Euler product

If f is a multiplicative functionMathworldPlanetmath, then

n=1f(n)=p is prime(1+f(p)+f(p2)+) (1)

provided the sum on the left converges absolutely. The product on the right is called the Euler productMathworldPlanetmath for the sum on the left.

Proof of (1).

Expand partial products on right of (1) to obtain by fundamental theorem of arithmeticMathworldPlanetmath

p<y(1+f(p)+f(p2)+) =k1f(p1k1)k2f(p2k2)ktf(ptkt)

where p1,p2,,pt are all the primes between 1 and y, and P+(n) denotes the largest prime factor of n. Since every natural number less than y has no factors exceeding y we have that


which tends to zero as y. ∎


  • If the functionMathworldPlanetmath f is defined on prime powers by f(pk)=1/pk for all p<x and f(pk)=0 for all px, then allows one to estimate p<x(1+1/(p-1))


    One of the consequences of this formula is that there are infinitely many primes.

  • The Riemann zeta functionDlmfDlmfMathworldPlanetmath is defined by the means of the series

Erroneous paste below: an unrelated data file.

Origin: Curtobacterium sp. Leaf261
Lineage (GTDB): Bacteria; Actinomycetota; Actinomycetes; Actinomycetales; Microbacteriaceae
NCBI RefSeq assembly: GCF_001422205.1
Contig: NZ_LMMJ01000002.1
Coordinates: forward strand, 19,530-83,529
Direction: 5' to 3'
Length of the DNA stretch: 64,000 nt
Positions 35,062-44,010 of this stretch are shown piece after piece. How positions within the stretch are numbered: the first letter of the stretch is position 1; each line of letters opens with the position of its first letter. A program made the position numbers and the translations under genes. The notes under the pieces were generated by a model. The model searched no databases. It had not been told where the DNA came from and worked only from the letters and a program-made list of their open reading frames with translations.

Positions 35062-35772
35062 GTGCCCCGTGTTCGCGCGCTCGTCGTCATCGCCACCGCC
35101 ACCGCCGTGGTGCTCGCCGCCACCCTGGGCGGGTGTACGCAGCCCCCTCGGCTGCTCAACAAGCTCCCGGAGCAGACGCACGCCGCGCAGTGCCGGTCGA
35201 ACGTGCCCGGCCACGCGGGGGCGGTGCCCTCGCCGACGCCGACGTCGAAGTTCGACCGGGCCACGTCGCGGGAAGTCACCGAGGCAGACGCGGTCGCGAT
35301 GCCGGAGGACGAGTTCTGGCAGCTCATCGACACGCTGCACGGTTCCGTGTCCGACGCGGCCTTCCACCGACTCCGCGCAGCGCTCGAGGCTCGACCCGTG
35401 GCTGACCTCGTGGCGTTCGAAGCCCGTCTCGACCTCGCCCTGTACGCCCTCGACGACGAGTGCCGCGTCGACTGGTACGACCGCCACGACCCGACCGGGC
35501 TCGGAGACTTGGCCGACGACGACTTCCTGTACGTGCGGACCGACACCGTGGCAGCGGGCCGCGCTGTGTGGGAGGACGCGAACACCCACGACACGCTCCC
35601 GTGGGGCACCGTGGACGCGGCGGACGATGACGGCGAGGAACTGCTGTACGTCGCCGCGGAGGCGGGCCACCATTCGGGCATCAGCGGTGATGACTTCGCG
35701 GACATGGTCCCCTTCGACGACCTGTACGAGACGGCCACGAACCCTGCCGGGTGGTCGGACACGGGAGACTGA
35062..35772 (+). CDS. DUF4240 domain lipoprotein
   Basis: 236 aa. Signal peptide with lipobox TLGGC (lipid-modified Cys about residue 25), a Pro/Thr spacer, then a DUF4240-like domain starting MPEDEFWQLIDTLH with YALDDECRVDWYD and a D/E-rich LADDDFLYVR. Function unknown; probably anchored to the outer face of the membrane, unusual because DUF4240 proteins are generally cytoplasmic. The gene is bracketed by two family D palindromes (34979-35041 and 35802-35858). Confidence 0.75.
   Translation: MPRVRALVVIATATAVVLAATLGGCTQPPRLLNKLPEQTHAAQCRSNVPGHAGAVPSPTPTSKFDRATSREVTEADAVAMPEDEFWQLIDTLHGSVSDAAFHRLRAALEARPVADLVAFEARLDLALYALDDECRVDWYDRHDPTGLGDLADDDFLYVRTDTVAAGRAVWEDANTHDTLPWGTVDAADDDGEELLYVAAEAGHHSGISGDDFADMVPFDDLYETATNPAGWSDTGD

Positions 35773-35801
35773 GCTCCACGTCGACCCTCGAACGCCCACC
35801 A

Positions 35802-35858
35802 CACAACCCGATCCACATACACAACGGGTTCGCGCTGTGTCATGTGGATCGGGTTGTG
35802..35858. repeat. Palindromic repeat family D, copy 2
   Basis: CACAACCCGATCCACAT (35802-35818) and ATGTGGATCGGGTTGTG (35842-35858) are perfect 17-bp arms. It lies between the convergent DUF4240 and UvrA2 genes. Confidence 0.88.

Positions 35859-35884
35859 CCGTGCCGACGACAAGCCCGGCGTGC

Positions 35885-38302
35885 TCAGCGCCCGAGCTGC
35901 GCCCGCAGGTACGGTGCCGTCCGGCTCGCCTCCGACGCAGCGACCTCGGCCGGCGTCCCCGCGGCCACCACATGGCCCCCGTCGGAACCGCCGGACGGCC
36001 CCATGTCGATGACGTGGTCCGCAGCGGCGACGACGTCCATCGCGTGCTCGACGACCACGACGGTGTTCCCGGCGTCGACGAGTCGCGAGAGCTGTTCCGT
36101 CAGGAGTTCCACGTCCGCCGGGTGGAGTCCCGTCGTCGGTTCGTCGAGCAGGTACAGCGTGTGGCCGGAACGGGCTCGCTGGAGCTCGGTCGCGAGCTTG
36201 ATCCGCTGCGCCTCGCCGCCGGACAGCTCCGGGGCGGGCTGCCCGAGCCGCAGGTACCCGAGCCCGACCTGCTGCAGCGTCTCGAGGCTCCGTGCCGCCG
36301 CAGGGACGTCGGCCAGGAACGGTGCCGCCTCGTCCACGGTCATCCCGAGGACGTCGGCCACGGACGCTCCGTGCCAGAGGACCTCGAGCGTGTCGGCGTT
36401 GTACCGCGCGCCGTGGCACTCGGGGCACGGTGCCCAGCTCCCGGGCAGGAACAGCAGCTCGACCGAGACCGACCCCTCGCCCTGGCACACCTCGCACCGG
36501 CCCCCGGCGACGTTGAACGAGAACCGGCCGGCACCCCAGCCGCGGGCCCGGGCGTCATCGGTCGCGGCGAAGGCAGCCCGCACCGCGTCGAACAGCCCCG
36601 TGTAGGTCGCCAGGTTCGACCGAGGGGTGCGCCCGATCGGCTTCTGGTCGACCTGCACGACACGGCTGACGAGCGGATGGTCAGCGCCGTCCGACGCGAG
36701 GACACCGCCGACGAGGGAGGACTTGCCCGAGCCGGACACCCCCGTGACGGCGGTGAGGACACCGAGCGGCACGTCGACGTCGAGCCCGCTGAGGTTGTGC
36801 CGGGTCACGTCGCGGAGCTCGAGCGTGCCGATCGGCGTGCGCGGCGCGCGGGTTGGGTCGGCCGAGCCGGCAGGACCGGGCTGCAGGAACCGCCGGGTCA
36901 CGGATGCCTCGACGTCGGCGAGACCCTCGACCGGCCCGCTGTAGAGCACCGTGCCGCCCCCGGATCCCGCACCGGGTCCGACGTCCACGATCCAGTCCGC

ζ(s)=n=1n-s  for s>1.

    Since the series converges absolutely, the Euler product for the zeta functionMathworldPlanetmath is

    ζ(s)=p11-p-s  for s>1.

    If we set s=2, then on the one hand ζ(s)=n1/n2 is π2/6 (proof is here (, an irrational number, and on the other hand ζ(2) is a product of rational functions of primes. This yields yet another proof of infinitude of primes.

Title Euler product
Canonical name EulerProduct
Date of creation 2013-03-22 14:10:58
Last modified on 2013-03-22 14:10:58
Owner bbukh (348)
Last modified by bbukh (348)
Numerical id 8
Author bbukh (348)
Entry type Definition
Classification msc 11A05
Classification msc 11A51
Related topic MultiplicativeFunction
Related topic RiemannZetaFunction